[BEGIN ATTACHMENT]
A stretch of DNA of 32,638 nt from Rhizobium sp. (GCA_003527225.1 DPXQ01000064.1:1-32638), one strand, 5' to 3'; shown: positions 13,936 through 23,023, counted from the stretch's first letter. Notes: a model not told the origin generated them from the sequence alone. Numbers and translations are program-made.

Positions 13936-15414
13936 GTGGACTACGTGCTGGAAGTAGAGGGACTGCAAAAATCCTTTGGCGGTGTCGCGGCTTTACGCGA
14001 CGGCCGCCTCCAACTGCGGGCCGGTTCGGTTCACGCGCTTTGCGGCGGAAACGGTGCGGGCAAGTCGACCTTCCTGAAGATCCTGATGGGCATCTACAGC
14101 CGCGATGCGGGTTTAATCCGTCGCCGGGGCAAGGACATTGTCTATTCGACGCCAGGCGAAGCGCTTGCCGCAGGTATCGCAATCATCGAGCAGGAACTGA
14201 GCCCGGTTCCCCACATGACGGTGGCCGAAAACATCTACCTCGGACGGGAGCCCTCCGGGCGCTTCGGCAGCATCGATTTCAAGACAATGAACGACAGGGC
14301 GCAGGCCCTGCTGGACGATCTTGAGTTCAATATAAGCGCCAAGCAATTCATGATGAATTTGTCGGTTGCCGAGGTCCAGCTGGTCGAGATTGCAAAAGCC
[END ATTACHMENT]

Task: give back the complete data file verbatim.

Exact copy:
A stretch of DNA of 32,638 nt from Rhizobium sp. (GCA_003527225.1 DPXQ01000064.1:1-32638), one strand, 5' to 3'; shown: positions 13,936 through 23,023, counted from the stretch's first letter. Notes: a model not told the origin generated them from the sequence alone. Numbers and translations are program-made.

Positions 13936-15414
13936 GTGGACTACGTGCTGGAAGTAGAGGGACTGCAAAAATCCTTTGGCGGTGTCGCGGCTTTACGCGA
14001 CGGCCGCCTCCAACTGCGGGCCGGTTCGGTTCACGCGCTTTGCGGCGGAAACGGTGCGGGCAAGTCGACCTTCCTGAAGATCCTGATGGGCATCTACAGC
14101 CGCGATGCGGGTTTAATCCGTCGCCGGGGCAAGGACATTGTCTATTCGACGCCAGGCGAAGCGCTTGCCGCAGGTATCGCAATCATCGAGCAGGAACTGA
14201 GCCCGGTTCCCCACATGACGGTGGCCGAAAACATCTACCTCGGACGGGAGCCCTCCGGGCGCTTCGGCAGCATCGATTTCAAGACAATGAACGACAGGGC
14301 GCAGGCCCTGCTGGACGATCTTGAGTTCAATATAAGCGCCAAGCAATTCATGATGAATTTGTCGGTTGCCGAGGTCCAGCTGGTCGAGATTGCAAAAGCC